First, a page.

This is the second half of a story that begins here.
I was in her room one night toward the end. In Allston. She liked living in the middle of all the kids and punks but not really having anything to do with them. She woke up early. She studied. She was a great student, she had to admit. There was a small party downstairs. A cheap little disco ball. Bad pop and hip-hop played. We found ourselves on the couch. The two of us. Why she didn’t hang out with the girls more, I never understood. She was one one of a handful of dynamic young girls from Minnesota. They all went to high school together. Sarah, who wrote on the old blog was one of them. Every few months Sarah would introduce me to a new Minnesota Sparrow. This one visiting from DC, that one is the REAL genius. Leigh was always nearby, but at arms-length. In her world, with those middle aged shop owners on Newbury. Her boyfriends with the Boston accents. Yeah, I’m saying her name now. I gave that up too.
We dated for about a month, beginning the night of the party with all of Sarah’s friends. We went into Kelly’s room to smoke. But really it was so I could kiss her. Trembling a bit as I loaded the bowl. Normally, that was the source of excitement, but that exercise had just turned into a formality. Because we were going to kiss, and that was exciting. I’d been waiting a long time.
We had to leave. Not in Kelly’s room!
The night in Allston, where this story ends, was a few years after the party. It was after we ascended the stairs to my tiny attic room, where she nodded as she took in my posters. Okayyyyyyyyyyyy, okayyyyyyyyyyy. The Green Album poster. I took it with me to every new apartment. I’d learned about identity in a psych class in my early twenties. I read about posters. Walls were vacant in my teenage years. In Boston, I took poster-hanging very seriously. She wasn’t thrilled about Taylor Swift. Nobody was. That poster would later be demoted to a bathroom, where someone would put a sharpie mustache on Swift.
The night of the party was long after we walked to Central Square where I was going to hop on the Redline and she was going to take the One Bus. “The ONE!” she said. “I’m waiting for THE ONE!” she loved it. “Kiss me,” she demanded, and we parted. I wondered if I’d ever be the one.
Do you have a tattoo? No, you don’t have a tattoo!
The night in Allston was after numerous visits to the Newbury clothing stores that employed her. Early on, it was great. Something about a little four-year-old and a hanger. Poking mom with the hanger. Cute as a button. On a later visit, it was raining. I knew I wasn’t feeling it, but I went anyway. I missed her, decided to leave- maybe she was out. But I saw her on the stairs. Whelp, back to work she said. I might have tried to play it off like it was a chance encounter. I was never going to be the one.
She’d buzzed the side of her head and dyed her hair purple. Cut her bangs and grown them back. She wasn’t crazy about Lady Gaga anymore.
Have you ever done acid? No you’ve never done acid!
My favorite, was when she was still asleep and she slipped her finger through my belt loop. White t-shirt, she mumbled. American, she smiled.
That night in Allston, I didn’t make a move. We tried to be good. She had a boyfriend. We watched Frasier in her room with the door open. Earlier, downstairs on the couch, with the music blaring and the cheap disco ball spinning, I made some pitiful plea…she could really help me. I don’t even think she heard.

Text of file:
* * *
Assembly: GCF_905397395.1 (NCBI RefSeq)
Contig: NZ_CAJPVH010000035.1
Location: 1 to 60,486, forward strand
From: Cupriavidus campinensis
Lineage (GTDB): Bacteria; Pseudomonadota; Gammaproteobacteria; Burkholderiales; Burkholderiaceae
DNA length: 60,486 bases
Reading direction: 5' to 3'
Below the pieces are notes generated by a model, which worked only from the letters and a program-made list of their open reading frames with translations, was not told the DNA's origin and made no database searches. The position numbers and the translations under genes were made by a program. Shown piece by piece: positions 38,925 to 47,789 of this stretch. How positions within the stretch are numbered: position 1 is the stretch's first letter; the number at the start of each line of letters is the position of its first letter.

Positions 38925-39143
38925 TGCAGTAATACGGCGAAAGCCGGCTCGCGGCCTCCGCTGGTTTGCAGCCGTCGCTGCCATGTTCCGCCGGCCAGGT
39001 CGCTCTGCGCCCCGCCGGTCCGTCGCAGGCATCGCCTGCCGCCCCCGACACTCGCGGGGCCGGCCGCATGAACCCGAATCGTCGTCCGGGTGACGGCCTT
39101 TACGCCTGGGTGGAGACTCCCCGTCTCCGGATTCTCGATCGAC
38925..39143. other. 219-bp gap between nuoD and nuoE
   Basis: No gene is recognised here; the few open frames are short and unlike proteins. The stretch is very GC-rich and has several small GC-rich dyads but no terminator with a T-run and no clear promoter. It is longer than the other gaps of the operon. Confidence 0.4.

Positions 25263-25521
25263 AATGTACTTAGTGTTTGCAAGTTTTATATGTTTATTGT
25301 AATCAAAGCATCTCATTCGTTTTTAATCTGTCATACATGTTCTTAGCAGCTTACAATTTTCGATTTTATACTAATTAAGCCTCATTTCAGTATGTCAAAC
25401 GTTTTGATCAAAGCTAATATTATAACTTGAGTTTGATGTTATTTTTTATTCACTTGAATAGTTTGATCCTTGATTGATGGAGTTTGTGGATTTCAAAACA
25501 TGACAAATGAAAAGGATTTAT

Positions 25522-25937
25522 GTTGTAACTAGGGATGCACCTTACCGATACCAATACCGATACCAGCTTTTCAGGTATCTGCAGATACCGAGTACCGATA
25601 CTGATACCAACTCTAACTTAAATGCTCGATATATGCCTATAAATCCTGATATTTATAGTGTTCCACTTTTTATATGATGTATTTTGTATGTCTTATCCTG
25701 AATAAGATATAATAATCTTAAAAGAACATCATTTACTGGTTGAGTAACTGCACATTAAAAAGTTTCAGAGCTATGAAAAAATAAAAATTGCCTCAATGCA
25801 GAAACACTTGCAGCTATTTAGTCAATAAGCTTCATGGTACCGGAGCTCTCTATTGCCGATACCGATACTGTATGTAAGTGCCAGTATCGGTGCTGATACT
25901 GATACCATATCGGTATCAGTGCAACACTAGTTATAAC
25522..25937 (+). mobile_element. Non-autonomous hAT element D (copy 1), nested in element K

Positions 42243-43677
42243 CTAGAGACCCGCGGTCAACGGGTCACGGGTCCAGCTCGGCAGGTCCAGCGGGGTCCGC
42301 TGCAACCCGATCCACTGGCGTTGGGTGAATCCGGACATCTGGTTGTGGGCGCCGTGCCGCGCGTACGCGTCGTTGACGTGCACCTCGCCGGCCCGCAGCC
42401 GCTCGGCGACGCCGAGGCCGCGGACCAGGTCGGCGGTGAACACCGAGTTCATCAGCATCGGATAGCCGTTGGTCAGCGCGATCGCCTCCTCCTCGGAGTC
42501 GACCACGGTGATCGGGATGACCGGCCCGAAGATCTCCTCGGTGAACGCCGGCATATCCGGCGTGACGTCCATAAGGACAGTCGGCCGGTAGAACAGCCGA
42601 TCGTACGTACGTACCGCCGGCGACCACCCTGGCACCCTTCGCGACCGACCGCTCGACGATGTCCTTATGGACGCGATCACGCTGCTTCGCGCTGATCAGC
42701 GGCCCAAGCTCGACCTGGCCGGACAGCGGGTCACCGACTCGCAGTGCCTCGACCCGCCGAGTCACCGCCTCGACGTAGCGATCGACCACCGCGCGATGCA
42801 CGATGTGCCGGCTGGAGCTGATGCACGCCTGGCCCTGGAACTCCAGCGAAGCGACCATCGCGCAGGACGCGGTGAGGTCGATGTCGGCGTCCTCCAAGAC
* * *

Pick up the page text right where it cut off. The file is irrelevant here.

The Frasier episode was about Niles and the girl at the cafe. The barista explains that they are both just too crazy for each other. Allison was telling me something. This is how she operated. Smart.
A fella walked to the doorway. A roommate. She swiveled around in her chair. Heyyyyyyyyyyyyyyyyy, this is my friend Aaron. He’s a writer-
What’d she say? Not avant garde, she wouldn’t say that. Experimental? Nah, a better word than that…what the hell did she say? What did she call it? Doesn’t matter! She said I was TALENTED!
-I gotta lay down
-No, Aaron, you can’t.
-No! You have to stay awake!
-Whew…I’m just going to lie down.
-NO! If you lie down, you’ll sleep!
-Nah, I’ll be fine. You’re the only one with more energy than me, you know.
-That’s not true!
-Hey, what’dyousay? Not experimental.
-What are you talking about?
-Youtoldyourroommate, somethin ’bout my style. My aunt says that cussing is my style.
-Ahhh, don’t listen to them.
-Nah, it’sokay. She alsotoldme I wasn’t allowed to fail. She’s alright.
-That’s nice Aaron.
-Justwanted to tell my story. Communicate, youknow. Never tried to be avante garde. That’s what CalvinandHobbes make fun of.
-You’re slurring your words. Wake up! You can’t go to sleep!
-I’mnot sleeping. Just lyingdown. Restin’myeyes, as my ol’man used to say, when we were kids.
-Wake up Aaron! Don’t go to sleep!
-Youalso saidIwas talented. You toldyouroommate.
-No I didn’t!
-Yeah heard it. Why don’t you liedown next to me? Playwith myhair? I loveyou.
-AARON, I have a boyfriend!
-Oh, I meantplural. YOU ALL. Likeeveryone.
-Now with this Holden Caulfield junk! Try reading something other than white male Americans. You have a LOOOOONG way to go!
-I know. Delusionaldegenerate. Thatsme. Plus I lied. I do loveeveryone. But I loveyou. I’m notta smartman, but I knowwhat punkis. Hehe.
-Oh jeez! You’re insufferable.
-If I’m so sufferable why don’tyou lemmesleep? Huh? Liedown.
-NO! You can’t sleep.
-Yeah, I’m gonna sleep for 100 years…gotta go home. I gotsome unfinishedbusiness.
-WHAT? You AREN’T going home and you AREN’T going to sleep!
-Yeah, I gotsomethings to do. Showem what theygot. Whattheygavebirthto. Busy-ness. Hehe, that’sall it is.
-NO AARON Aaronchan, don’t go to sleep! YOU CAN’T GO TO SLEEP!